to your package. 3. May Reduce Goiter. Mullein is a strong anti-inflammatory and has been studied for its effect in reducing glandular inflammation of the thyroid. Mullein can be extremely useful in some cases but not all, as it may help reduce goiter. Another popular supplement for goiter is iodine-iodide. Check with your doctor, but mullein dietary supplements may be useful for this. Furthermore, the beneficial compounds of mullein can be mixed into jojoba or apricot oil and rubbed onto the thyroid gland area (goiter area). FYI, another popular supplement for goiter is Iodine. 4. Helps Breathing. Leaves from mullein are helpful with lung congestion and mucus production. It appears to work by dilating capillaries and therefore increasing circulation. This helps relieve stagnancy and congestion making it an interesting adjunctive remedy to people with COPD, bronchitis, asthma and dry coughs. 5. Soothe Skin, Cold Sores and Hemorrhoids. Mullein leaves can benefit your skin and be used as a compress for external hemorrhoids, cold sores and skin wounds. One way to make use of this benefit is to make tea with a commercial tea bag or the dried herb itself. Cool the steeped liquid and apply directly to the site. I have a more comprehensive version of this article which includes a DIY recipe for a skin (hemorrhoidal) cream as well as my Mullein Elderberry Tea recipe. I’ll email you this longer, exclusive article if you sign up for my free newsletter at

(This information is not intended to treat, cure or diagnose your condition. Suzy Cohen is the author of “The 24-Hour Pharmacist” and “Real Solutions.” For more information, visit ©2019 SUZY COHEN, RPH. DISTRIBUTED BY DEAR PHARMACIST, INC.


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Page 18, The Berkeley Times, July 13, 2019



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The Berkeley Times, July 13, 2019, Page 19

CLASSIFIEDS Real Estate A D U LT 5 5 + C O M M U N I T YFountainhead Properties - Jackson, beautiful model homes for sale or custom build. Call today for Special Offer 732-928-3100. (30) Wanted To Buy - 3 bedroom home, will pay up to $175,000. No senior communities. Call 732-890-1330. (30)

For Rent 3 Room Apartment - Private home. Rent $1,000 per month. Security $1,000. Utilities included. No pets. No smoking. For one person or two persons. Month to month lease. Call Jerry 732-278-7641. (30) Seaside Park Oceanfront - Magnificent clean 3 bedroom summer home. Weekly starting $1800. Monthly lease October To May. $2100. 908-278-5491 (33)

Misc. IAW-N.J.S.A. 12:7C-7-et-seq. - 1973 Pacemaker 40' HID-547870NET, location Lighthouse Marina, Tom's River. Requesting owner of vessel to claim and remove within 30 days to mitigate application for abandoned vessel title IAW-N.J.S.A. 12:7C-7-et-seq. (30) Vendors/Crafters Needed! - Please read before responding. Saturday, November 23, 2019 10am – 3pm. Holiday vendors and craft show, Pinelands Reformed Church 898 Rt. 37 West, Toms River. Cost is $30, we are providing one 6ft table & 2 chairs. We will also provide a roll and coffee to each vendor before 10am. If interested, please send an email to Or call 732-349-7557 ASAP. (39)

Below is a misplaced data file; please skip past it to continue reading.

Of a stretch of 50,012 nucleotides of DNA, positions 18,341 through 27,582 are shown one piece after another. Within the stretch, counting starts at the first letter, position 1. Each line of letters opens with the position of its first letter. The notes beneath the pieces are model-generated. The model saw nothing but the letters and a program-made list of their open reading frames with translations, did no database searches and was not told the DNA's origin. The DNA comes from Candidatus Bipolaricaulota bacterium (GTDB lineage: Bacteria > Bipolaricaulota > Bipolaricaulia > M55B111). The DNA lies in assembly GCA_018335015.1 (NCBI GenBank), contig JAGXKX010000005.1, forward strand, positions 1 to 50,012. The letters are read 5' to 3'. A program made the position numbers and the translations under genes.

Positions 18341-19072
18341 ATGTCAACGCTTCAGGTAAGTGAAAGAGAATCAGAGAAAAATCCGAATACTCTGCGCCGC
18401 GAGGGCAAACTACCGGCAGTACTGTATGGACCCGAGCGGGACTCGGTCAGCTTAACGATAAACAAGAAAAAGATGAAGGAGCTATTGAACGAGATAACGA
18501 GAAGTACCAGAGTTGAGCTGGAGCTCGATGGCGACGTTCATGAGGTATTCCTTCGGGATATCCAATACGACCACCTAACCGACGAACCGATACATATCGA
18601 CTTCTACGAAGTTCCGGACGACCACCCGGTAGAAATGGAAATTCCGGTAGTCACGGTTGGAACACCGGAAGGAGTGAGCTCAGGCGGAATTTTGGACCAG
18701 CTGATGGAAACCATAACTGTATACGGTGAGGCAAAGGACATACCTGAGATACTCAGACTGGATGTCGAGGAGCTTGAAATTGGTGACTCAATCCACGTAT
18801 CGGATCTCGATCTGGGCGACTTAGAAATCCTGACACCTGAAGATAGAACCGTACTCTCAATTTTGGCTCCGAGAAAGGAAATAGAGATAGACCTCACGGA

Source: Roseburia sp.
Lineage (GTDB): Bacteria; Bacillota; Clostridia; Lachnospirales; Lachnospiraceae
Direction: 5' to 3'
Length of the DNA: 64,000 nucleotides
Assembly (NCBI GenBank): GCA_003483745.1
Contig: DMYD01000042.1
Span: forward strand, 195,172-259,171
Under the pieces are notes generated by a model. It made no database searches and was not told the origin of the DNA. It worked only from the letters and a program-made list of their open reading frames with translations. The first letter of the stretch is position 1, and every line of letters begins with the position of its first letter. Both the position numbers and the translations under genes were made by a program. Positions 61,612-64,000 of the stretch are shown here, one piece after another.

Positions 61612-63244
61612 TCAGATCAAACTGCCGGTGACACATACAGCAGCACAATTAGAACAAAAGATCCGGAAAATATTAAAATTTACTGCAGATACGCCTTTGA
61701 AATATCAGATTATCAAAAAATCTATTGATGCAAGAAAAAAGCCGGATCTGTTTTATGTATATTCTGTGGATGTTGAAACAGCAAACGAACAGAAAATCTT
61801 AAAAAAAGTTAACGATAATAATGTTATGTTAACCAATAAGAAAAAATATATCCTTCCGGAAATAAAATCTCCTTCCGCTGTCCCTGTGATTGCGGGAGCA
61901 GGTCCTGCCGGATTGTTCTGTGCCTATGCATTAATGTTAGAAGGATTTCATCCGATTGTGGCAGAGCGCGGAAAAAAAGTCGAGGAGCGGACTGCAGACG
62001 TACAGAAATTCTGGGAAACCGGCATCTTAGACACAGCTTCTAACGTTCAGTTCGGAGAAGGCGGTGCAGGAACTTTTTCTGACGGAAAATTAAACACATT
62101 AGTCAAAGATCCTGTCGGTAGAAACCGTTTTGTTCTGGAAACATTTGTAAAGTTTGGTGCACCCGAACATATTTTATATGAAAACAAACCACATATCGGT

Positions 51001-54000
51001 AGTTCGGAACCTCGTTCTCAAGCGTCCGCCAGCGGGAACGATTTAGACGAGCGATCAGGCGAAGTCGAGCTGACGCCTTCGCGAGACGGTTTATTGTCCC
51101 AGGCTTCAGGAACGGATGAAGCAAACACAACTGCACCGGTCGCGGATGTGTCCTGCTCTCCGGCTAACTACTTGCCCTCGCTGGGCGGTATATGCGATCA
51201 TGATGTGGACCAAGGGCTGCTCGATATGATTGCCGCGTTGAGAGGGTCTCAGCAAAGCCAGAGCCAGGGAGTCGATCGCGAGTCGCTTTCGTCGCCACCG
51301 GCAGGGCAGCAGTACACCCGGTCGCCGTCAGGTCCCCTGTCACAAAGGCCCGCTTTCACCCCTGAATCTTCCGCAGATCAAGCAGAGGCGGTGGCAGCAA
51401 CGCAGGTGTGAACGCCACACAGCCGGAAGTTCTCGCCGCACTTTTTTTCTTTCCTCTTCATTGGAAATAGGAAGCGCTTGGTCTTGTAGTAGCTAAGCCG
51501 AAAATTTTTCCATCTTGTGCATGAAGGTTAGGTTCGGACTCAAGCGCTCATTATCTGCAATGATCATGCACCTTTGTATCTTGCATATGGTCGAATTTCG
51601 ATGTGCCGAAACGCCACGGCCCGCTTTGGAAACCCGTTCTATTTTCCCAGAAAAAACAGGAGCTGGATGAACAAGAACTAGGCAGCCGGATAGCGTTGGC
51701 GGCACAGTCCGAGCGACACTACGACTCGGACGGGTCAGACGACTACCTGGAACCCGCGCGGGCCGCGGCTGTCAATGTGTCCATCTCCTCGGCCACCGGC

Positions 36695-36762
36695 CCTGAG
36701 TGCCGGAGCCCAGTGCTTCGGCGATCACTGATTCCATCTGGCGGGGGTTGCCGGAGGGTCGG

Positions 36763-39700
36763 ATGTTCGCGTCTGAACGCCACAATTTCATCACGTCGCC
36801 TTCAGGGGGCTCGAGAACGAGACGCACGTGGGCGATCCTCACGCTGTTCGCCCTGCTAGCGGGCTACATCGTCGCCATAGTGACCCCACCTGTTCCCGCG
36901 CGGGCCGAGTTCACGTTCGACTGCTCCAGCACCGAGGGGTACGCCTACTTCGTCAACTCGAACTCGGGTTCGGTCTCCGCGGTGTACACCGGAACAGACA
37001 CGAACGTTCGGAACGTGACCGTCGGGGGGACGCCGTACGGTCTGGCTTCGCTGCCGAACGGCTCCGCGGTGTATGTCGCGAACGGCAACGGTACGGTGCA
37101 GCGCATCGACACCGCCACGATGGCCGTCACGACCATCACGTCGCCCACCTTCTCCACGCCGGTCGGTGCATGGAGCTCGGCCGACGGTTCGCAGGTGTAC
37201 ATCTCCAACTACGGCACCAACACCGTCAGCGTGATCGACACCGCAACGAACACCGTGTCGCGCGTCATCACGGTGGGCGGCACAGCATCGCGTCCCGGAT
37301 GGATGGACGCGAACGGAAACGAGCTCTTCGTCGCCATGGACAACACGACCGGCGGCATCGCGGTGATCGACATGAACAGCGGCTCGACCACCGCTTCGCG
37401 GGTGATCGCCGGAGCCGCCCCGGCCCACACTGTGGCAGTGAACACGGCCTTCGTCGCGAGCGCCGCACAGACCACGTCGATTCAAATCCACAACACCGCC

Estate Sale Jackson Moving/Estate Sale - Furniture, gym equipment, household. Cheap. Everything must go. July 6-7 9am-2pm. 662 Burke off Commadore. (30)

Items Wanted $$$ WANTED TO BUY $$$ Jewelry and watches, costume jewelry, sterling silver, silverplate, medals, military items, antiques, musical instruments, pottery, fine art, photographs, paintings, statues, old coins, vintage toys and dolls, rugs, old pens and postcards, clocks, furniture, brica-brac, select china and crystal patterns. Cash paid. Over 35 years experience. Call Gary Struncius. 732-364-7580. (t/n) CASH, CASH, CASH! - Instant cash paid for junk cars, trucks, vans. Free removal of any metal items. Discount towing. Call Dano 732-239-3949. (t/n)

Items Wanted COSTUME/ESTATE JEWELRY Looking to buy costume/estate jewelry, old rosaries and religious medals, all watches and any type of sterling silver, bowls, flatware candlesticks or jewelry. Same day house calls and cash on the spot. 5 percent more with this AD. Call Peggy at 732-581-5225. (t/n) U s e d G u n s Wa n t e d - A l l types: collectibles, military, etc. Call 917-681-6809. (t/n)

Help Wanted Micromedia looking for a high-energy account rep to sell print and online advertising in Ocean County. Competitive base, bonuses & company benefits. Successful applicant should possess good communication skills & a desire to grow with the company. E-Mail resumes to jallentoff@jersey EOE. (t/n) Drivers Needed - Auto Parts Delivery Lakewood area-Part Time. Must be 25-Retirees Welcome! Morning and afternoon shifts. Clean license required Call Lee: 732-719-0018. (31) Part Time Food Service - NEW STARTING RATE OF $10.00/hr. We have an immediate need for Part Time Waitstaff/Servers AM and PM shifts available, Dietary Aides, PT Dishwashers. We are a well established retirement/healthcare community located in Whiting. We offer competitive pay. Under the direction of great Food Service leadership team, you will be working in an environment where you get the support and training needed to grow in your culinary career. The Pines offers an open door policy and Senior Leadership is always available and visible to our employees every day. in Person to: The Pines at Whiting, 509 Route 530, Whiting, NJ 08759 or email resume to (22) Auto Mechanics - Busy shop looking for Class A & B techs. Top pay offered. Contact Joe 609-893-8285 (33) Karing With Kindness - FT/ PT. Hiring CNA, CHHA, LPN, RN. 732-288-1600. (32) Now Hiring – The Goddard School on Route 70 is seeking full time Teacher’s Assistant and leads for the upcoming school year. We provide a warm, loving environment for children up to six years. Must have a flexible schedule, available Mon-Fri. Benefits include paid time off, 401k and paid lunch on Fridays. To learn more about these positions, email your resume to